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Quality of Care (QOC) Measure

ASCQ-Me includes a fixed-format questionnaire, called the ASCQ-Me Quality of Care (QOC) measure, to understand the health care experience of adults with SCD.  This measure is not integrated into the ASCQ-Me domain framework for health because patient reports of the quality of their care are theoretically distinct from PRO or HRQOL measures in that they are descriptions of care processes, not outcomes.  Donabedian’s often-cited model to support health-services research includes three categories of variables: structure, process, and outcome.[1] Process measures include patient interactions with providers and what was done to the patient and when. Outcome measures include indicators of patient health following the delivery of health care. Patient reports can provide data for both health care process and outcome measures. The Consumer Assessments of Healthcare Providers and Systems (CAHPS) family of surveys is an example of measures based on patient reports of health care delivery process. PROMIS is an example of measures based on patient reports of their health

The format of the ASCQ-Me QOC measure was modeled after the Consumer Assessments of Healthcare Providers and Systems (CAHPS) surveys.[i],[ii] CAHPS are used by the Centers of Medicare and Medicaid Services (CMS), as well as Department of Defense[iii] and Department of Veterans Affairs, to evaluate the care provided to beneficiaries. (See and Thus, CAHPS represents the most widely used method for capturing and reporting patients’ experiences of their care, covering literally millions of lives. This system of measures has standardized the evidence on quality of care, enabling comparisons to be made among different providers and payers. CAHPS measures exist to assess the performace of Medicare, Medicaid, and private health plans, clinicians and medical groups, hospitals, surgeons and surgical care, nursing homes, and dialysis facilities. (See,,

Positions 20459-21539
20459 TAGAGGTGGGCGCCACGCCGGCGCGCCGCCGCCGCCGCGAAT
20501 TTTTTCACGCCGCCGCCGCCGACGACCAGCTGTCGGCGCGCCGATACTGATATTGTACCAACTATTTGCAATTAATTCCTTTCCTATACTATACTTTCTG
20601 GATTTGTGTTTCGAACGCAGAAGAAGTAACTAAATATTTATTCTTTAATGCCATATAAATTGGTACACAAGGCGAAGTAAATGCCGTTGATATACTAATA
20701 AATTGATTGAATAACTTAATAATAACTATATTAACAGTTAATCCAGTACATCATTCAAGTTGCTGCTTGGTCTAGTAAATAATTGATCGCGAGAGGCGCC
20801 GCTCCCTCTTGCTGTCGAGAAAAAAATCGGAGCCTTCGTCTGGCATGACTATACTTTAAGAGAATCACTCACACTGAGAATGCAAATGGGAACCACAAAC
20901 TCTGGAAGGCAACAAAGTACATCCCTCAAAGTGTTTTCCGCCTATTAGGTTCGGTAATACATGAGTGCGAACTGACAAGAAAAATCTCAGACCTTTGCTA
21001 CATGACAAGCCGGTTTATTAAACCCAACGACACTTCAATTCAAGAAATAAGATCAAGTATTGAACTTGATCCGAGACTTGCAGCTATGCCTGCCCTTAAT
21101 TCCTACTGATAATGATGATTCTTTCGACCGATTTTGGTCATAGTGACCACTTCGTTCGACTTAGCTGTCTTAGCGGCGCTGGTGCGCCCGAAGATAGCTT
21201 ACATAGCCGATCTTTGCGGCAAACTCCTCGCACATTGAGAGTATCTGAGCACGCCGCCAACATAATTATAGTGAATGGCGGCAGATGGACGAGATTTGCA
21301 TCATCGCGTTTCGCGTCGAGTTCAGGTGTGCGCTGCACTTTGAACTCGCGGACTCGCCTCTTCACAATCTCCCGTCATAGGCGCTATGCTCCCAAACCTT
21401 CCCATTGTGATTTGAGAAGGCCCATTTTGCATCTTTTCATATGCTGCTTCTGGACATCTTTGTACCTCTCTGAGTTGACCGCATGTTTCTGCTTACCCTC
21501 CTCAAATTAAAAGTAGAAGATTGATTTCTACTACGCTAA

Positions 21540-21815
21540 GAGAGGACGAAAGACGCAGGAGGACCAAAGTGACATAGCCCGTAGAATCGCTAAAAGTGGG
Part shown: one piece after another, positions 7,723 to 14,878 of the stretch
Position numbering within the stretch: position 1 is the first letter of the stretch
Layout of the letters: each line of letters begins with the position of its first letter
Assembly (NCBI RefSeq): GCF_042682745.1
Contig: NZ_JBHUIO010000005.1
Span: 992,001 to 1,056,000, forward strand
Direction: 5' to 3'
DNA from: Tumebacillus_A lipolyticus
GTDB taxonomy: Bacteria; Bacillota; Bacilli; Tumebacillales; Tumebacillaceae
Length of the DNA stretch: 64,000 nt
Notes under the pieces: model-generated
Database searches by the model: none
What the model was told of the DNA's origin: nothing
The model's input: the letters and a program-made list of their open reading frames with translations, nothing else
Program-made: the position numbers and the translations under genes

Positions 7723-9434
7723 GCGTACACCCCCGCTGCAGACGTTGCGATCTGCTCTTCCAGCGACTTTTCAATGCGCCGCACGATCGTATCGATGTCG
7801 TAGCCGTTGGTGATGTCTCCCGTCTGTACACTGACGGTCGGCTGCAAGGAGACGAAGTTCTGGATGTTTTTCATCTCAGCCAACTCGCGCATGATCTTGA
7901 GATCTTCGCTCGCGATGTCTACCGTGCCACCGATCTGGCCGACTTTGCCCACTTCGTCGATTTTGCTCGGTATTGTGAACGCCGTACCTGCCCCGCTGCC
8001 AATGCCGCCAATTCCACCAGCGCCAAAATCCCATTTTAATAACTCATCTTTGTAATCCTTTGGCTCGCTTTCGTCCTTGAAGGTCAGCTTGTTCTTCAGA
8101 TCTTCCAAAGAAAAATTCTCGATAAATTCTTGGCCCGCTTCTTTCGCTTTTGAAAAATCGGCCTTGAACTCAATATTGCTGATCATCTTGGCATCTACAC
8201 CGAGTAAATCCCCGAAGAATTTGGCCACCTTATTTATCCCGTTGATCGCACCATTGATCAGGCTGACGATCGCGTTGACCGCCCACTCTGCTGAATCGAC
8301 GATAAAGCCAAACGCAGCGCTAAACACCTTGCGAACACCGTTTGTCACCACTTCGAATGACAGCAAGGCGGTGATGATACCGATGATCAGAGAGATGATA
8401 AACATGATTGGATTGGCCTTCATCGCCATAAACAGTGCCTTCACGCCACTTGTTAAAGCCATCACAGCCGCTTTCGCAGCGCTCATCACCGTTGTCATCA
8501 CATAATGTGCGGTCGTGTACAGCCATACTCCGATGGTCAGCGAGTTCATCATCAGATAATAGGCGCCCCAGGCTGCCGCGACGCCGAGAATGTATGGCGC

We used the CAHPS model to take material generated from the focus groups and one-on-one interviews with people who have SCD (described earlier in this report) to craft a draft health care experience survey to evaluate the care given to patients who have sickle cell disease (SCD). Themes that emerged from the qualitative research were: 

  1. Lack of knowledge of SCD on the part of providers in primary care and the emergency department (ED), leading to stigmatization of adults with SCD as drug seeking or leading to inappropriate and ineffective care;
  2. Severe delay in receiving care in the ED as well as disrespectful behavior on the part of ED providers;
  3. Providers who do not consider information provided by the patient, leading to under- or overmedication for pain; and
  4. As a consequence of the preceding, adults prefer to treat the symptoms of SCD outside of the traditional health care system. 

We have documented the development of this survey including evidence for the reliability and validity of the data in a peer-reviewed manuscriptPDF icon.

To find out more about the ASCQ-Me QOC measure including a beta copy of the measure, preliminary scoring manual, and future research and development, please contact Dr. San Keller at 1-919-918-2309 or

[1] Donabedian, A. (1988). The quality of care: How can it be assessed? JAMA, 121(11), 1145–1150. doi:10.1001/jama.1988.03410120089033. PMID 3045356

[i] Crofton C, Lubalin J, Darby C. Forward. Med Care 1999;37(3):MS1-MS9

[ii] Goldstein E, Farquhar M, Crofton C, Darby C, Garfinkel S. Measuring hospital care from the patients’ perspective: An overview of the CAHPS hospital survey development process. Health Serv Res 2005;40(6):1977-1995

[iii] Keller, S.D., G.C. Martin, C.T. Evensen, R.H. Mitton (2009). The Development and Testing of a Survey Instrument for Benchmarking Dental Plan Performance Using Insured Patients’ Experiences as a Gauge of Dental Care Quality, J Am Dent Assoc, Vol 140 No 2, 229-237